For me, there are two components to this analysis.  First, I do wish to look as well-proportioned as I can because I don’t want to stick out as something who is … well, ill-proportioned.  It does matter to me that I look as good as I can to other people.  And to me that’s okay.  (It’s also okay if other people don’t care how their outfits are perceived by others; I’m not in a position nor of an inclination to judge other people.)  At any rate, the straight trouser leg also contributes to the perception of a longer, lean line.  The exception here is that my body type tolerates a slight bit of trouser taper in the leg – but only if it’s still fitted in the hip.

Second, I am physically more comfortable when the waistband of my trousers is not too far below my natural waist, and there’s not too much fabric.  Very practical reasons here:  I don’t get as chilly in cold weather, I am adequately protected from the sun in warm weather, and I don’t have to fuss with undergarment issues.  The less objective reasons include feeling  a wide leg is fussy.  So while I like the idea of a flared trouser, I actively avoid reaching for those pieces when dressing – even if I’ve assembled the outfit in advance so it’s hanging ready to wear in my closet, I find myself making last-minute substitutions to incorporate straight legs.

Trousers with a bit of stretch, too, make a big difference.  I noticed this yesterday quite specifically, as the chinos I’d selected are mostly cotton but contain 6% elastane – enough to sit and stride with comfort.  I have a few all-cotton chinos, and in reflecting on the fit I recall that I am frequently making adjustments to accommodate the lack of stretch; yesterday, I required no such adjustments.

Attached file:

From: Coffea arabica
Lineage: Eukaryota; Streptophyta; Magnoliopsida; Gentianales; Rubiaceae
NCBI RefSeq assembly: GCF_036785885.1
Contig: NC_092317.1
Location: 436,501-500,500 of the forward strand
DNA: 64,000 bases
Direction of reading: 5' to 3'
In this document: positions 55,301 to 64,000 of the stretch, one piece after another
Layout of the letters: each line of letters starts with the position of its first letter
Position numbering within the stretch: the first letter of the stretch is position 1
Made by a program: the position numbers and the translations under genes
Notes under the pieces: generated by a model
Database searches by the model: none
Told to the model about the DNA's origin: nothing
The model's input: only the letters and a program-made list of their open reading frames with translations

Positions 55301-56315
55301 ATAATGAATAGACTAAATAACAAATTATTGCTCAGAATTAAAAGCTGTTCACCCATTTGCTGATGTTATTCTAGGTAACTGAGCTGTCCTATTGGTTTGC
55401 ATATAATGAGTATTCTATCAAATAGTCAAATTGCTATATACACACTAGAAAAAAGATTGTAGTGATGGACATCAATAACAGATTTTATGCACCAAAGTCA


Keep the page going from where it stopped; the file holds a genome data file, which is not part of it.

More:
Finally, hair is a bigger deal than I would have previously admitted.  I have fine hair, but lots of it, and while it’s generally straight there’s a bit of bend at the neckline.  It also grows extraordinarily fast; I’d cut it just 4 weeks ago, and it’s already grown nearly an inch.  It’s beginning to be distracting and somewhat annoying, and the lesson for me here is that I require more frequent haircuts.  For the shopping day, I didn’t put any effort into my hair – and it shows.  When it’s at the right length, it doesn’t require attention, but when it is beginning to grow out I need to spend some time taming it.  It’s not much time – really, just a few minutes with a blow-dryer and round brush – but it makes a tremendous difference.  Just look at the photo above, which shows me with unstyled hair, and any other – it’s pretty apparent.

  • Chinos: Larry Levine
  • Tee: Old Navy
  • Short-sleeve top: BCX
  • Jacket: Tweeds
  • Shoes: Duck Head
  • Pin:  Laura Friedman – lsf Designs in Metal through Custom Made


Leave a Comment
  1. Shelley / Apr 7 2012 5:27 am

    The photo is too small to tell anything about your messy hair! 🙂 So, might you build your outfits starting with your shoes – from the ground up, so to speak? If the shoes clash with your clothes it might not let their true personality shine through, but clearly shoes are important to your enjoyment so they should get to shine!

  2. ilegirl / Apr 7 2012 7:58 am

    Indeed, building my outfits from the shoe up may be what I do, for now. My long-term objective, though, is to have a harmonious wardrobe so that I can pick a focal piece and assemble around it. To me, this is a fun concept.

    I’m curious about how other people select the pieces constituting an outfit. So Shelley, where do you start when you’re looking into the closet in the morning?


  1. Jeffrey Campbell Kelley Grey Ivory Size 5 | MO Designer Goods